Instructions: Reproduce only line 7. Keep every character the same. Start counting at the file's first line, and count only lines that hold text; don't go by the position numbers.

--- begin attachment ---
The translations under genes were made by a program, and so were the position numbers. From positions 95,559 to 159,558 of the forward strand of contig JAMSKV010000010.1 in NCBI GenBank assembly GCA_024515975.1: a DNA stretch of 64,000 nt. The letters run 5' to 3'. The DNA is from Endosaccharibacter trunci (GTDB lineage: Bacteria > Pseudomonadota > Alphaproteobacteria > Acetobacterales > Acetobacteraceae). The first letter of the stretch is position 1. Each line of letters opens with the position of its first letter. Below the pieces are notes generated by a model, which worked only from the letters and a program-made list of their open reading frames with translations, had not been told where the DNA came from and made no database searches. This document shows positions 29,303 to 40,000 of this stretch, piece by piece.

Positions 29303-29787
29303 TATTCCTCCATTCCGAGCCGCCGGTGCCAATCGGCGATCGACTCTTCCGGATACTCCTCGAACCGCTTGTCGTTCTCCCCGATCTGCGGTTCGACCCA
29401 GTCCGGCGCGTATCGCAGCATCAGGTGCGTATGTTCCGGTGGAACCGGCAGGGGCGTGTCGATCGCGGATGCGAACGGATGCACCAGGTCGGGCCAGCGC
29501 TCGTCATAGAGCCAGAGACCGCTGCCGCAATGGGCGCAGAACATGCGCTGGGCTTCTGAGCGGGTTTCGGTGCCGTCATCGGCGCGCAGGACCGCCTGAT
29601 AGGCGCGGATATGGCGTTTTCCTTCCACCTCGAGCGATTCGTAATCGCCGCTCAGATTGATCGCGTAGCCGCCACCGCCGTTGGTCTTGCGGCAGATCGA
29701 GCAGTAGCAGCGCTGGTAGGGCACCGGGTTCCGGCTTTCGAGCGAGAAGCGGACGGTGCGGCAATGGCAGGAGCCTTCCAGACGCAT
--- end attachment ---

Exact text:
29701 GCAGTAGCAGCGCTGGTAGGGCACCGGGTTCCGGCTTTCGAGCGAGAAGCGGACGGTGCGGCAATGGCAGGAGCCTTCCAGACGCAT